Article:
Airport security around the world will have to be overhauled if it is confirmed the Russian airliner crash in the Sinai was caused by an Islamic State bomb, Foreign Secretary Philip Hammond has warned.
Egyptian investigators have said they have yet to determine whether a noise picked up by the cockpit voice recorder in the final seconds of the flight was the sound of the explosion.
However Mr Hammond reaffirmed that the view of the British authorities that it was "more likely than not" that the crash was the result of a terrorist bomb planted on the aircraft before it took off from Sharm el-Sheikh on October 31.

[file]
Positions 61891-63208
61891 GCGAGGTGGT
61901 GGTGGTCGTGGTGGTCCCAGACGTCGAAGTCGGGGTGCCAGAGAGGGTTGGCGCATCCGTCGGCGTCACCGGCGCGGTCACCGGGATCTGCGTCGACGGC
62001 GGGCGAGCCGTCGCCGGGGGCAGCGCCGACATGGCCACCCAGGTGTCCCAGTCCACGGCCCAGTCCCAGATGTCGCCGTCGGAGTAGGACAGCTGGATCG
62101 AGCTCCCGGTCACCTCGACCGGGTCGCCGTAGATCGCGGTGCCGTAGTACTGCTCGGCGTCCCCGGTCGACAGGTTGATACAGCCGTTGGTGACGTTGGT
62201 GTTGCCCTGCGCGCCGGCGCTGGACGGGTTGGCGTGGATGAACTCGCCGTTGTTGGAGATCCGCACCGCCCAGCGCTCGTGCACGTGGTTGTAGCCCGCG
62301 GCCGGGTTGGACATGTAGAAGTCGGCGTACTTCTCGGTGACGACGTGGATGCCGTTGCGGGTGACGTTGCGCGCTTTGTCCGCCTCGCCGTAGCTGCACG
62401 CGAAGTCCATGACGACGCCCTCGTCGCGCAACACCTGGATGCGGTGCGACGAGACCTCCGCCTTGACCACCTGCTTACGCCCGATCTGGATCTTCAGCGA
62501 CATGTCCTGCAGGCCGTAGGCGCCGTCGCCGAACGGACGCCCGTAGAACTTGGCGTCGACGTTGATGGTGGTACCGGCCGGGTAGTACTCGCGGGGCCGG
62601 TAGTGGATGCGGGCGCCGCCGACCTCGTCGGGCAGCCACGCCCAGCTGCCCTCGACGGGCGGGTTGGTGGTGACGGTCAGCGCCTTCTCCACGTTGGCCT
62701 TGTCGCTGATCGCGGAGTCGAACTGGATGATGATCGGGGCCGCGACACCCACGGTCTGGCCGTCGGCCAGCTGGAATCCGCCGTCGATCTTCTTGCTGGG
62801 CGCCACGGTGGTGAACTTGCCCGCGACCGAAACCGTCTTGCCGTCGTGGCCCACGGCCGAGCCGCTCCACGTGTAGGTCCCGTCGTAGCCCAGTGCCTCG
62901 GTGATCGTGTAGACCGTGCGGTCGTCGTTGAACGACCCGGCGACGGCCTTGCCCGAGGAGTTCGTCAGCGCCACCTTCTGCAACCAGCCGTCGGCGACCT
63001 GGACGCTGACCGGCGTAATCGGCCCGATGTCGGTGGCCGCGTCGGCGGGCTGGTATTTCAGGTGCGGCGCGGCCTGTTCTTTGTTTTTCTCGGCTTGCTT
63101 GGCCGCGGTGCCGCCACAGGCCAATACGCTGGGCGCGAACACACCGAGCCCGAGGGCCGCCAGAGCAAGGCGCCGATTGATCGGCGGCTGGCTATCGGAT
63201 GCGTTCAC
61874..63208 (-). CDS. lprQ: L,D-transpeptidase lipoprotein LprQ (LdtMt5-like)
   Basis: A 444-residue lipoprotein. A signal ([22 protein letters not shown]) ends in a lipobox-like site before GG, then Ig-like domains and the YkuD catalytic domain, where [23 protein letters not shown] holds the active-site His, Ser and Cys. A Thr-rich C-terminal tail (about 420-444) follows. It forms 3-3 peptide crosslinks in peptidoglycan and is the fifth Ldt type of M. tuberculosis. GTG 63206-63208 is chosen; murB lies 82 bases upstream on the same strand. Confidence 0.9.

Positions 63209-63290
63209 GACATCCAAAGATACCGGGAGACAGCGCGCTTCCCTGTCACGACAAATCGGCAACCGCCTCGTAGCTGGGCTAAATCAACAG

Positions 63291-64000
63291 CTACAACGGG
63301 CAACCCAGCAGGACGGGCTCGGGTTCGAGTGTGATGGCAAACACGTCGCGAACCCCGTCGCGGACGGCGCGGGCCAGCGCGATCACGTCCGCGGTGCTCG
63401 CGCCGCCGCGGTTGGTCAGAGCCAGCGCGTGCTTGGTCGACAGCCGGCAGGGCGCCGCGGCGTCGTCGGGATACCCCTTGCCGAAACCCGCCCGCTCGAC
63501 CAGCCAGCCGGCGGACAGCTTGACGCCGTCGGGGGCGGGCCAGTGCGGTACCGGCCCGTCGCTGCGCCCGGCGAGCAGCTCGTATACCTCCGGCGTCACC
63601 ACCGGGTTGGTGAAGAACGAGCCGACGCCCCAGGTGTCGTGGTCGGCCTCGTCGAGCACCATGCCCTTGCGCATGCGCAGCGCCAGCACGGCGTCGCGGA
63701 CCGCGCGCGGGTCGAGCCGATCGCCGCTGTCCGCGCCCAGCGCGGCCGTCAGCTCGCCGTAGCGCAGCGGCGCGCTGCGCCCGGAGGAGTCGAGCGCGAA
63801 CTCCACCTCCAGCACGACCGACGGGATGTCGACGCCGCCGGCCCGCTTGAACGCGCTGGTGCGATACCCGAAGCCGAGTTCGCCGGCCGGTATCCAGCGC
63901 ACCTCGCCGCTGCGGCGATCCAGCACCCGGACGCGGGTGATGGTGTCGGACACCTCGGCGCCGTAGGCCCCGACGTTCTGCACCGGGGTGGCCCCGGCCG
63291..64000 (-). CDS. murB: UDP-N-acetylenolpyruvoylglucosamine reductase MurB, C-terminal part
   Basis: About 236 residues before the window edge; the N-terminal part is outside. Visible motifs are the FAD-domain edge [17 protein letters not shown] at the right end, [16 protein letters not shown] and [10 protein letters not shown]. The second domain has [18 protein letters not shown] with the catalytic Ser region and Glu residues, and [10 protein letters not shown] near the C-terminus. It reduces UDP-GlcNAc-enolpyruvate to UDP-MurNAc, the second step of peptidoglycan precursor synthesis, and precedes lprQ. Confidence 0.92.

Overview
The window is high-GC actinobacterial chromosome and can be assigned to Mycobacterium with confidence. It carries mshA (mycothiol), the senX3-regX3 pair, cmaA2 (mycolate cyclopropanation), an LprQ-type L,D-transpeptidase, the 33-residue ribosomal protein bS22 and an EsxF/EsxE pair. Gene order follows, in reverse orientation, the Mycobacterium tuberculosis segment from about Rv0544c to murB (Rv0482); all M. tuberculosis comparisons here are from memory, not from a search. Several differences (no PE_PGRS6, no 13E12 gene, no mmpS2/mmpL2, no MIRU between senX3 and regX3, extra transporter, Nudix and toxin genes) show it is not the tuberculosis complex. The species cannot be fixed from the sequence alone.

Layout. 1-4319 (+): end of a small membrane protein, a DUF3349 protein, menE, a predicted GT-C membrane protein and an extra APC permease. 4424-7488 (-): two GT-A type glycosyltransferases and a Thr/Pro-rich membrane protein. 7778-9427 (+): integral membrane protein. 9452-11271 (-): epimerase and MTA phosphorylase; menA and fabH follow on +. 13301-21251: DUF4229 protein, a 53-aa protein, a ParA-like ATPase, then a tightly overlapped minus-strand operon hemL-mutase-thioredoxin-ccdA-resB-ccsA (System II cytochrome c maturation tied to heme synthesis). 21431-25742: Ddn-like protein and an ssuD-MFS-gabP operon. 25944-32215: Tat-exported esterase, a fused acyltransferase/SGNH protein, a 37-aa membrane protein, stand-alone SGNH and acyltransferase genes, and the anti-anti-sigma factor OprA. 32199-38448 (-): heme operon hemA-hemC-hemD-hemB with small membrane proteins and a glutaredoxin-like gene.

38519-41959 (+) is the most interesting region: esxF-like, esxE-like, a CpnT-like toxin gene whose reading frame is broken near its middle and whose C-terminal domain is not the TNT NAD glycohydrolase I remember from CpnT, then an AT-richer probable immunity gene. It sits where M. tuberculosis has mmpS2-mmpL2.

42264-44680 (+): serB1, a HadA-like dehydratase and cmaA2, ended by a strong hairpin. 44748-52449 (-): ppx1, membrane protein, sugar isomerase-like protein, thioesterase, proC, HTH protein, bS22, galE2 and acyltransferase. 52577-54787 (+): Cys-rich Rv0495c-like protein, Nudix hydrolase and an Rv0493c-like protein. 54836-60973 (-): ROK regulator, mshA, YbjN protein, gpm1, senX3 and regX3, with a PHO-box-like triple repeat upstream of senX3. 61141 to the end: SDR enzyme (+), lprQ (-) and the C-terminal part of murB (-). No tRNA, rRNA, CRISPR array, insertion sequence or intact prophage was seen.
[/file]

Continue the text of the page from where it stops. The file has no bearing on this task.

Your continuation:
He said that there would have to be a major re-think of airport security in countries where IS - also referred to as Isil of Isis - is active if it turned out that they were behind the attack.
"If this turns out to be a device planted by an Isil operative or by somebody inspired by Isil then clearly we will have to look again at the level of security we expect to see in airports in areas where Isil is active," he told BBC1's The Andrew Marr Show.
"What we have got to do is ensure that airport security everywhere is at the level of the best and that airport security reflects the local conditions and where there is a higher local threat level that will mean higher levels of security are required.
"That may mean additional costs, it may mean additional delays at airports as people check in."